Branding Marketing & Sales

How to Avoid: a Big Business Branding Blunder

Lauren Clemett
Written by Lauren Clemett

One of the most common mistakes made in business is to confuse a logo with a brand.

The word brand comes from Scandinavian language, “brandr” meaning to burn, and it dates back to the Egyptians who used specific symbols burned into the skin of livestock in order to clearly identify who owned them and to settle disputes/avoid theft.

Over the years, applying a brand evolved into the placement of an identifiable marker on products to identify their origins and the craftsman who made them, so that a purchaser could decide the value when bargaining.

Branding, in this case, is purely about the commodity and setting a compatible value.

The era of packaged goods continued to leverage the value of a brand, with the advent of advertising and television. Branding became a useful sales tool that not only cemented brand choice, it also built familiarity making it easy for consumers to look for the next big thing.

The new age of jingles, slogans and trademarks further pushed the boundaries of a brand, until “branding” encompassed distinctive characteristics such as sounds, smells, and tastes as well as specific shapes or colours used.

The branded marketplace we see today is a world where certain brands are instantly recognisable, even if you only encounter the tiniest portion of their brand identity.

Just a glimpse of the golden arches will have small children begging for fries.

The interesting difference today is that businesses have a multitude of channels they can use to promote their brand where they can reach a global audience faster and cheaper than ever before.

Trouble is, with ease of reach, comes a flood of competition.

In the 1970’s it was estimated that the human brain was seeing around 500 branded messages a day.

Today that figure is closer to 5,000.

The biggest mistake businesses make when it comes to business branding, is that they fail to understand how the brain ‘sees’ brands, and think any old logo will do.

However, when it comes to choosing a brand, your ideal prospects brain works on memory and emotion.Even understanding that colours have a physiological effect on your prospects is vital. For example, red makes the heart beat faster, blue slows the metabolism and green calms the nerves.

In order to connect with your ideal client’s wallet, you first need to capture their brain and engage their hearts, in other words, you need to decide what emotion your brand most signifies.

Your logo needs to create meaning and purpose, and it needs to convey that in an instant.

A meaningful brand gives you the opportunity to share your brand story, to convey your core message and to stand out from your competitors.

The first step to avoid making the mistake of simply getting a logo made and thinking you have a brand is to consider how you want to make people feel.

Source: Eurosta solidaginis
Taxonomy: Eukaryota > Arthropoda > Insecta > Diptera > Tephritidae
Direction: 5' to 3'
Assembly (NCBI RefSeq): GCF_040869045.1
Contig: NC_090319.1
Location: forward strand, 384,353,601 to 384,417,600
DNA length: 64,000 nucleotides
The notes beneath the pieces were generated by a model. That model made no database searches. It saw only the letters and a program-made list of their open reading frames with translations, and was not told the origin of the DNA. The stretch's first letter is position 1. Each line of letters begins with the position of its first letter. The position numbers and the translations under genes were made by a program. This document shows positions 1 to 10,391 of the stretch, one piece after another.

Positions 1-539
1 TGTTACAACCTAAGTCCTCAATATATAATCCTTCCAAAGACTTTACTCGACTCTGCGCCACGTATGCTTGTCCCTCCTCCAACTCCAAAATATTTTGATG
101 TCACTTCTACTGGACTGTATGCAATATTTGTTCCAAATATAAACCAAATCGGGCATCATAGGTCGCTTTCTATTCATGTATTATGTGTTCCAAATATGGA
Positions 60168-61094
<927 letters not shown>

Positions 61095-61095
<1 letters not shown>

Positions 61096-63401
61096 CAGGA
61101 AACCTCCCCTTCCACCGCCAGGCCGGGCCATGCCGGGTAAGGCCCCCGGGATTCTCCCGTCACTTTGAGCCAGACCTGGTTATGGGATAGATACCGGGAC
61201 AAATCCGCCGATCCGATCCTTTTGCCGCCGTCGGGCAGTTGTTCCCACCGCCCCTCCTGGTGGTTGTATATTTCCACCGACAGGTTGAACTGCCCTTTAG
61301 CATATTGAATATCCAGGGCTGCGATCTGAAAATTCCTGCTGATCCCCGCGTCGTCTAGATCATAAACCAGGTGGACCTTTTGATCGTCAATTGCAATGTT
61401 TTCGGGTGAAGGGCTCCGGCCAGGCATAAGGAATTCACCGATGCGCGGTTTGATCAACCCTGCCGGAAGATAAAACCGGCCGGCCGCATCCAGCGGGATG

Before you jump onto your favourite Facebook business group and post “I need a logo, can someone suggest a graphic designer or someone who can do one quickly for me”… consider the purpose of your logo and what emotional reaction you want to create.

Once you brief your designer, ensure you are clear about your target audience, who they are, what they want and what you’d like your brand to be remembered for.

Evidence some people think a logo is separate from a brand…

I’m not sure who’s the biggest fool here. The business asking for a logo even before they have developed their brand, or the 33 people who bid to do the work!

“The opinions expressed by BizWitty Contributors are their own, not those of BizCover and should not be relied upon in place of appropriate professional advice. Please read our full disclaimer."

About the author

Lauren Clemett

Lauren Clemett

At 8 years old Lauren was told she had ‘word blindness’ and would never be able to read or write properly, yet she went on to become a five time best selling author and International Stevie Award Winning Neurobranding expert, having worked within World leading advertising agencies as a brand manager, using her dyslexia disability as her greatest asset - to understand how the brain sees brands.

Lauren has over 25 years in the marketing communications arena; working within world leading advertising agencies such as Saatchi & Saatchi, Clemenger BBDO, Ogilvy & Mather and Grey Worldwide owning her own agency, Evergreen, focusing on Baby Boomer Marketing and was Brand Manager for AXA, delivering the International Rugby World Sevens Tournament.

She now owns the Award Winning personal branding consultancy, Ultimate Business Propellor, sharing her insight into how the consumer's mind works, providing the clarity and direction needed to package a stand out personal brand and rocket launch a professional service based business.

1 Comment

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